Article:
Commission meetings can be an abrupt juncture in the agency process. Staff crafts a request for proposals, solicits developers, evaluates submissions, whittles down the short list, and finally drafts an ERN – all behind closed doors. Not until the ERN is complete is it recommended to the commission, which has no grasp of the quiet inner workings that led to this point. But it can be just as jarring for staff, as all their work is placed before a firing squad possibly unsympathetic to the momentum and vision that took it this far.
As we began to dive into the proposal, our questions couldn’t help but reflect the rumors posed in citizen comments, that the developer had disagreeable plans for the property, or that a deal had already been struck. I wondered out loud, “Although the proposed ERN doesn’t technically prescribe a project, we are talking about a developer whose competencies and work history almost guarantee a specific type of project…” Other commissioners, like myself, were beginning to form an opinion that the proposal was too fully baked.
But of course our conjecture was based on limited information. In the same way that an opinion is a reflection of what you know, it also reflects what you don’t know. Agency staff, trying to reshape my opinion, has two choices. They can add to my unknowns – that is, shortening staff reports, summarizing proposals, leaving the details out – or they can add to my knowns – which means reaching out and explaining the background, meaning, and implications of their proposals.
I imagine staff’s temptation to gloss over the ERN might have been great. We were sifting through potentially volatile details, before a live audience charged with anxiety. It would be expedient to keep things simple, streamline proceedings, and go home.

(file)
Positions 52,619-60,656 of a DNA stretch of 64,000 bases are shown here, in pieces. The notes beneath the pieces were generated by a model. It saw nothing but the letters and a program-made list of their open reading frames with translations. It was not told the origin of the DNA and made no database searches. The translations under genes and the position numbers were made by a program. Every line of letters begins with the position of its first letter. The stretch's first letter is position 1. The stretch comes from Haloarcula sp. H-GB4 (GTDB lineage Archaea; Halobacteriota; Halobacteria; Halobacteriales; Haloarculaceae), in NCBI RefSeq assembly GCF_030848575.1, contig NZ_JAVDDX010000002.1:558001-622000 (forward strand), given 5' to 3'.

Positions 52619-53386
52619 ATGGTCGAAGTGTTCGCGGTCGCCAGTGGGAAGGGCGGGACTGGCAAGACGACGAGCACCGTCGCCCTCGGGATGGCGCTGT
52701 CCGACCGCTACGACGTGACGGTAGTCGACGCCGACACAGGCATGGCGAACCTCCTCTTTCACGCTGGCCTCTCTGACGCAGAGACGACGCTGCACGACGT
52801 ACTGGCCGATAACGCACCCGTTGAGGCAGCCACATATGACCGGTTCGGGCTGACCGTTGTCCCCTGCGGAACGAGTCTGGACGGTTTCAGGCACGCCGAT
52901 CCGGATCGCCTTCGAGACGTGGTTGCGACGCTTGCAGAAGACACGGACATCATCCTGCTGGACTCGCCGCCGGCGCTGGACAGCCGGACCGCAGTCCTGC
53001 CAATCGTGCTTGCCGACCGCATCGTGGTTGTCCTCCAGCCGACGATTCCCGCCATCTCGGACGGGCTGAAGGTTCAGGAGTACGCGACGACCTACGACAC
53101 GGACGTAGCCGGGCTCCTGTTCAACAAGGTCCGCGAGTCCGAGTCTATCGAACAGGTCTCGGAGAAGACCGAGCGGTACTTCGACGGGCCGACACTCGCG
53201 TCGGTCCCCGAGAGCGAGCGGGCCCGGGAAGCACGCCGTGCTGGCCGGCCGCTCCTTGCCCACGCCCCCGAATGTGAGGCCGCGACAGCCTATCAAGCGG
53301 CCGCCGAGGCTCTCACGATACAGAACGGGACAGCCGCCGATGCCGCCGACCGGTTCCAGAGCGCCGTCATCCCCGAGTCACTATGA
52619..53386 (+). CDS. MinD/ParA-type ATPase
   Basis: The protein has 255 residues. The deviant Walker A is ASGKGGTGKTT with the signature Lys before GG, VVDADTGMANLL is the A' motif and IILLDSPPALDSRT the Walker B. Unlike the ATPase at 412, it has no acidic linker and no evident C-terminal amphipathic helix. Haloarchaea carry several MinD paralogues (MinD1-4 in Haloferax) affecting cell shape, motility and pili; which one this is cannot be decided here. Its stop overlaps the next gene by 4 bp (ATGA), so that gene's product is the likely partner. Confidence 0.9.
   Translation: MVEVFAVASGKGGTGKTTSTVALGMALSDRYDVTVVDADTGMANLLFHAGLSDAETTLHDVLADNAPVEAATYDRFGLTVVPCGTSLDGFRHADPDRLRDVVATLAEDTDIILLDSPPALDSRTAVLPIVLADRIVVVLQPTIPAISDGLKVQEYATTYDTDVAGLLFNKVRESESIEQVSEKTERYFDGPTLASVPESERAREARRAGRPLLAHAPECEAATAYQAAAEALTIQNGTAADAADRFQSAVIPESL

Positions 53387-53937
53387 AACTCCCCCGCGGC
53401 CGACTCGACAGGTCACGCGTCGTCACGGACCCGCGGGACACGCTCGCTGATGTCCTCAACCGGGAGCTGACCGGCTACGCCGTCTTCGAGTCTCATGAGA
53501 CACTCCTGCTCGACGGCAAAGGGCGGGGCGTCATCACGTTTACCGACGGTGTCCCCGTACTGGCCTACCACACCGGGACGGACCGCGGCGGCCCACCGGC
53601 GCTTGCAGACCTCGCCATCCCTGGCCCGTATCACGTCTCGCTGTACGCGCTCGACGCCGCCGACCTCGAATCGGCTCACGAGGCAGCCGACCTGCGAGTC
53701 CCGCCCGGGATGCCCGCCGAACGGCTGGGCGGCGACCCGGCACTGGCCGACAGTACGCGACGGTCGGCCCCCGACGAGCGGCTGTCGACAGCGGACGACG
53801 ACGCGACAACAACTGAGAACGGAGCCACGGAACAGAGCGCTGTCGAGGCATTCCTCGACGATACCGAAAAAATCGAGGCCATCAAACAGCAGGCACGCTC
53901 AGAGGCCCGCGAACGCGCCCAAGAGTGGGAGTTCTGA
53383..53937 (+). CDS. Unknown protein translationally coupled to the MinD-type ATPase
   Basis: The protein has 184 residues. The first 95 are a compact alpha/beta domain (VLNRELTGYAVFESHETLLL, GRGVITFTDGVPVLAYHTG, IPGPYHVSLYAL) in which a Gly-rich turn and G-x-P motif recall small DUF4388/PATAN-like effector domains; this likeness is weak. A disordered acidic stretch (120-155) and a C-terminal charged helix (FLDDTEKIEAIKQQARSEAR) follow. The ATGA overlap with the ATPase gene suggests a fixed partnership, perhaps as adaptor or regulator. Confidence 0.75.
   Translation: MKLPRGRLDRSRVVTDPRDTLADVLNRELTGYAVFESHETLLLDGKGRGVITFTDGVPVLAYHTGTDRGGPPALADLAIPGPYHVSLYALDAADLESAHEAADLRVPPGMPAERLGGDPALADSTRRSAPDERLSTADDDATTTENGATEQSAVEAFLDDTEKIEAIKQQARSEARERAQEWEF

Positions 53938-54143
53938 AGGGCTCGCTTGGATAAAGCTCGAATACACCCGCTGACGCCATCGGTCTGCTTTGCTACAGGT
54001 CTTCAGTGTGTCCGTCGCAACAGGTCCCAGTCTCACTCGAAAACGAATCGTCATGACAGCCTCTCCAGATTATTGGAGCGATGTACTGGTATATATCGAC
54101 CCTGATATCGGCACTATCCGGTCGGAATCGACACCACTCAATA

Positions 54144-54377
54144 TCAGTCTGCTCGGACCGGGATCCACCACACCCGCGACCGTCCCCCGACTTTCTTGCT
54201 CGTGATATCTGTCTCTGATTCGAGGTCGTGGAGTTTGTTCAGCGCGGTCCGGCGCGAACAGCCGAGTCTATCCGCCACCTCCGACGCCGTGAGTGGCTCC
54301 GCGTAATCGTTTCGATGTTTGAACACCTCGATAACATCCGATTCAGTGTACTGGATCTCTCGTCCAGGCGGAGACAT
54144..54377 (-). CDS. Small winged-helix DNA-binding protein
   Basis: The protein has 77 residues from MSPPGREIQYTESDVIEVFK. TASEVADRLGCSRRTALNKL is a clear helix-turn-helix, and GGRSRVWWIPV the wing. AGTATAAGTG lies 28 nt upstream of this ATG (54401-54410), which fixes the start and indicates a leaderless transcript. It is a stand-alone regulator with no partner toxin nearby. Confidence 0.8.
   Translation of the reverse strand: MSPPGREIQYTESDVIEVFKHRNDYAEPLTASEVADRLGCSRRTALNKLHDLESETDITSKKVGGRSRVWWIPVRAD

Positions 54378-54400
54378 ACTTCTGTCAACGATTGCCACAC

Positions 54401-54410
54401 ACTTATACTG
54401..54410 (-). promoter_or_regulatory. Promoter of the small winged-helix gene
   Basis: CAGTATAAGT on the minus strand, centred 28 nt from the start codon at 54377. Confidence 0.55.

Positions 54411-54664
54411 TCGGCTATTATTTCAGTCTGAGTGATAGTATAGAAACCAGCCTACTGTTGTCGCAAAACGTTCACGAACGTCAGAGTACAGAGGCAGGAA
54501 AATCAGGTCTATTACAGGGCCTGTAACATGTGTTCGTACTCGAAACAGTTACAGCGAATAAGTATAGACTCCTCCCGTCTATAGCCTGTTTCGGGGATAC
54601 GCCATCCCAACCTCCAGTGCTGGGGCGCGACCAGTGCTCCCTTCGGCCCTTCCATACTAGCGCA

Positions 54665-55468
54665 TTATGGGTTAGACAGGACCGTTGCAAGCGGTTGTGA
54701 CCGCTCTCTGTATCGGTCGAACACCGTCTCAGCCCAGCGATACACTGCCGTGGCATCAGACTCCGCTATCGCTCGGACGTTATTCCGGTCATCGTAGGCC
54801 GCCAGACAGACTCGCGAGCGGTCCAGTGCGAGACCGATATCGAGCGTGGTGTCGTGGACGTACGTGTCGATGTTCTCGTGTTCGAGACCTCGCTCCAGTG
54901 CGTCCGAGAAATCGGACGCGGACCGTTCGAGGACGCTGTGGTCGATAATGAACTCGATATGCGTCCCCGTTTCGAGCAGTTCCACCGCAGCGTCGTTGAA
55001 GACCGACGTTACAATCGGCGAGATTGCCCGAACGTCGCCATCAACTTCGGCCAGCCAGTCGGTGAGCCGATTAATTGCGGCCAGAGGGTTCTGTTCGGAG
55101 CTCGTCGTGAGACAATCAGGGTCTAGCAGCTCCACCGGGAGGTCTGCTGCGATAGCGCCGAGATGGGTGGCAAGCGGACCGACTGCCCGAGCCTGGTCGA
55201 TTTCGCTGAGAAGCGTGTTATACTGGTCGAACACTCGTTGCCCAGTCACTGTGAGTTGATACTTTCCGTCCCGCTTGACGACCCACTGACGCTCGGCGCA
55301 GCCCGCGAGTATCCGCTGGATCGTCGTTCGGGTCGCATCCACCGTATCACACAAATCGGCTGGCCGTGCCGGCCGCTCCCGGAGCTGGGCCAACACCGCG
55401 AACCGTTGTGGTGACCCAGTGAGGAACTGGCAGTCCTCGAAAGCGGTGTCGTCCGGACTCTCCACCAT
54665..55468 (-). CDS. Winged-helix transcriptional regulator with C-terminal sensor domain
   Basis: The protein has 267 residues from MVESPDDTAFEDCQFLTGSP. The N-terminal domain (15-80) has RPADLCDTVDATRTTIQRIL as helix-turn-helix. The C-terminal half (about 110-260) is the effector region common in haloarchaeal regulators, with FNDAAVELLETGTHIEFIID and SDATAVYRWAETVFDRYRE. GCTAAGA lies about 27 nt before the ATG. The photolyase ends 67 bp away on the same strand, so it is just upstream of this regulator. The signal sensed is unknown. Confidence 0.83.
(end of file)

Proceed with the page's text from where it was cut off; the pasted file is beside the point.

But instead staff walked us through the process step-by-step, happy to dig deeper into the minutiae with clarity and candor. They also provided representatives of the developer to field our questions and testify as to their own expectations for the intersection. By reaching out to us instead of shutting the door on us, staff recruited eleven more brains (the number of people on the commission) to the task of bringing that intersection back to life. In turn, commissioners were able to more clearly apply the community’s concerns to actual aspects of the proposal, registering discerning comments that would later inform staff’s negotiations with the developer.
In the end, the meeting concluded with a better product than what often occurs in local government. Through open dialogue and work, staff and commissioners appropriately tackled every dimension of the issue and arrived at, what we all believed, the most beneficial outcome: An agreement with a developer to discuss a project and a full vetting of what commissioners and residents want in a project.
Some of us still had concerns with particular aspects of the agreement, or hearsay about the developer’s plans. But those concerns were now refined, based not on vague apprehensions but on informed and articulated reasons that would later influence agency-developer negotiations. And when a project is finally approved, there will be no surprises.
In my eighteen months on the commission, experiences like this taught me the value of openness and reciprocal learning between a staff and its oversight body. Though systemically we are often placed at odds, it is when we work together that the system does its best work.
Josh Rosa is a Sacramento Housing and Redevelopment Commissioner